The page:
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Comment Carrots are usually better than a stick. (Score 1) 121

Bill Gates, et. al, have the approach to the problem that's more likely to succeed.

Carbon credits have the workable idea of making it profitable to lessen production of green-house gases, but it attempts this by creating artificial incentives to control the actions of businesses. Such heavy-handed interference is almost always short-term and rife with the usual faults politically mandated solutions bring to the table.

On the other hand, if using clean energy can be made to actually be significantly cheaper and more convenient, then the solution to "dirty" energy will be quickly enacted all on its own. No government intervention needed.

Comment Re:Interesting (Score 2) 193

No tinfoil hat needed. I used to run printer ink cartridges until they ran dry. No big deal. Just change the cartridge and reprint the last half-printed page. Either it was after an update or purchasing a new printer, I forget, but suddenly the printer was the one deciding when the ink had to be changed, refusing to print in any color until it was. Considering the last paged printed was fine, I assume there was at least some ink left. (That was a few years ago, and it was the last inkjet printer I owned.)

Comment Re:Isn't this what caused the Note7 disaster? (Score 2) 106

The courage to make a profit? Samsung knew that batteries can expand during use, and they knew they weren't allowing much leeway for the expansion, but they courageously went with a hip slimmer design anyway. (And they surely were aware of what can happen when internal positive and negative parts of a battery rupture into contact.)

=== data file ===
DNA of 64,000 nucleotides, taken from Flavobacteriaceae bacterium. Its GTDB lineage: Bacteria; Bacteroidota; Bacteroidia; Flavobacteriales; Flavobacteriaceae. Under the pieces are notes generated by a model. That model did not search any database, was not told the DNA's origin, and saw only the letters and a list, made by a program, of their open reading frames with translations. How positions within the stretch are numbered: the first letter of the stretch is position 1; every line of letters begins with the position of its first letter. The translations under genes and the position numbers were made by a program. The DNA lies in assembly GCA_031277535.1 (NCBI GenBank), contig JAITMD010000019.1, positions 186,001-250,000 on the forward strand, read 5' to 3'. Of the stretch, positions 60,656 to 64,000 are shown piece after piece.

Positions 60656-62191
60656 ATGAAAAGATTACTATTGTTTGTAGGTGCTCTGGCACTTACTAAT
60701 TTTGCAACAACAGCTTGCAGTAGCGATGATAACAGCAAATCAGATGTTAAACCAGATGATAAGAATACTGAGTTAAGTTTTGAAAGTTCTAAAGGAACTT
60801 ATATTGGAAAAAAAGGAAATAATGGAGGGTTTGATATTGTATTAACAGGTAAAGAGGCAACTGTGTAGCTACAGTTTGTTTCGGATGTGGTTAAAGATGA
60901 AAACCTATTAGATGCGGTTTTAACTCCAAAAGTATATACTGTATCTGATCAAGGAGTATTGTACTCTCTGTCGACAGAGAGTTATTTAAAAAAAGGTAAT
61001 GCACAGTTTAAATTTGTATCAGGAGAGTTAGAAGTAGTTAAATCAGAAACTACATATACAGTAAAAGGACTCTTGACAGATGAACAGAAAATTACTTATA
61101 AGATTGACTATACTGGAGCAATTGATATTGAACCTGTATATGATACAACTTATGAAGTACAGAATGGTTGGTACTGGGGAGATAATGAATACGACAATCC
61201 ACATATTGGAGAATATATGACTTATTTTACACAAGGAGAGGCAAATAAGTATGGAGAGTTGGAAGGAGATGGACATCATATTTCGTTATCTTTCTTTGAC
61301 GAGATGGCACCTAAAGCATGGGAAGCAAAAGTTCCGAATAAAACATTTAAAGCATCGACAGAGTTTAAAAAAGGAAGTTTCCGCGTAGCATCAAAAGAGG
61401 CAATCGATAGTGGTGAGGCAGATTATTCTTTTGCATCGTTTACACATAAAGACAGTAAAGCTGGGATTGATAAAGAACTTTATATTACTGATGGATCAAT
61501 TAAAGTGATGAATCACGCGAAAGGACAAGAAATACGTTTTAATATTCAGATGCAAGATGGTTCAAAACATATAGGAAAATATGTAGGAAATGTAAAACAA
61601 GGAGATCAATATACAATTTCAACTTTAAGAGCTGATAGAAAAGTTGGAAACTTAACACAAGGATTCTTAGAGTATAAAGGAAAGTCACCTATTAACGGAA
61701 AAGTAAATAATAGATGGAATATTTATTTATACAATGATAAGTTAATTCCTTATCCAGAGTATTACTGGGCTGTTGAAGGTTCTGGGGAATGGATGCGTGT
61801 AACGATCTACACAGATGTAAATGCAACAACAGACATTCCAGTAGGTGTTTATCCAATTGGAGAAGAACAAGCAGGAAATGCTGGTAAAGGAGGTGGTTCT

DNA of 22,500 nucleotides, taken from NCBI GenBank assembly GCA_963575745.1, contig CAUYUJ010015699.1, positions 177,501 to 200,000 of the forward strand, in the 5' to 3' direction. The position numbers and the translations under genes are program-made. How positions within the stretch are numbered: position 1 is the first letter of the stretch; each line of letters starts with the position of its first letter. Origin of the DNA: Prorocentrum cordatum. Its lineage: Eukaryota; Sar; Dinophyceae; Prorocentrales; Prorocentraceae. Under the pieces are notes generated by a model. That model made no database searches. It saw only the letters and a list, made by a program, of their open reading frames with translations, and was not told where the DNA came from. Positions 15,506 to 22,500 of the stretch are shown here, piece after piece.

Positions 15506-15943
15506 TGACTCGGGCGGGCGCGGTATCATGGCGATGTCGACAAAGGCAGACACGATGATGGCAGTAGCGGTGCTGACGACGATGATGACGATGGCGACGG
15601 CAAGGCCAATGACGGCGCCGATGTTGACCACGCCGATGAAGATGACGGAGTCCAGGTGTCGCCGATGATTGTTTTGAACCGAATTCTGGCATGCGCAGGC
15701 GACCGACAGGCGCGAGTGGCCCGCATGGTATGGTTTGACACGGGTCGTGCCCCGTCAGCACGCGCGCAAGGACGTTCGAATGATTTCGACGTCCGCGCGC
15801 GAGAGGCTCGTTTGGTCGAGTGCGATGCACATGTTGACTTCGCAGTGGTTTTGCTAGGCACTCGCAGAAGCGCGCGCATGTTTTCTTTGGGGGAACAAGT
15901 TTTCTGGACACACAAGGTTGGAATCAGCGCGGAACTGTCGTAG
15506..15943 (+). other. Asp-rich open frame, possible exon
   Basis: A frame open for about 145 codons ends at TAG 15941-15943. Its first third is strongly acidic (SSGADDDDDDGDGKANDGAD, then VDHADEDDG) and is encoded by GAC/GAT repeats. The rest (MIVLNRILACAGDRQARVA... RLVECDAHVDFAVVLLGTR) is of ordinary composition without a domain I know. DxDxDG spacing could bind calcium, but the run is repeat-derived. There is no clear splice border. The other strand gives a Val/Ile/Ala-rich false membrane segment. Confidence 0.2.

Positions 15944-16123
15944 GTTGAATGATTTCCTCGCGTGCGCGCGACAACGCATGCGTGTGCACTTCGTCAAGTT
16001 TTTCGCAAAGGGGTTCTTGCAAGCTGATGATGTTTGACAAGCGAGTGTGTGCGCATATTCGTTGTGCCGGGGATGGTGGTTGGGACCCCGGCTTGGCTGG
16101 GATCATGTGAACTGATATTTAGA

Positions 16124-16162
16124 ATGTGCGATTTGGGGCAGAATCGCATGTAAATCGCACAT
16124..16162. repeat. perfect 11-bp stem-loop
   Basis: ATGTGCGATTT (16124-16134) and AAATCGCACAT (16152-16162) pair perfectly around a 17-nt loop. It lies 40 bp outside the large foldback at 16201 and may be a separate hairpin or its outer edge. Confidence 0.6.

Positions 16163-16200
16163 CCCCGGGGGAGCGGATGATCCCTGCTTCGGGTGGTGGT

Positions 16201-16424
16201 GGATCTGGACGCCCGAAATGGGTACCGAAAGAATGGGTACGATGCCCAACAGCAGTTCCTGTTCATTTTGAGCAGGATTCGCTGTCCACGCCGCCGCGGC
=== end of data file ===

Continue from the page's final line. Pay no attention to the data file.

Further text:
Comment IBM's no response is (shockingly) surprising (Score 1) 588

As mentioned in the article, IBM's past with this kind of thing is suspect. See So you'd think they'd have given a loud and clear "no". As should the other tech firms. And Microsoft's doublespeak about not responding to "hypotheticals" is disingenuous. Trump's statements about a Muslim database are quite real.

A sign of the times? Zeitgeist, perhaps?

Comment Change Usually Isn't Easy (Score 1) 540

The agricultural revolution changed how farming was done, and probably disrupted a lot of people's lives in the process. And it lowered the chances of famine.

Then the industrial revolution came along and disrupted people's lives again, and increased the chances of having what one needed for survival, such as clothing, shelter, and a better distribution of food.

Now we have the technology revolution...and having one's livelihood (with the core sense of identity it often provides) displaced really sucks. But it's happening and likely will continue. And overall things will probably improve significantly for the human race.

Excuse the platitudes, but time marches on, the human race holds on for the ride, and I think overall things will get better. Eventually,

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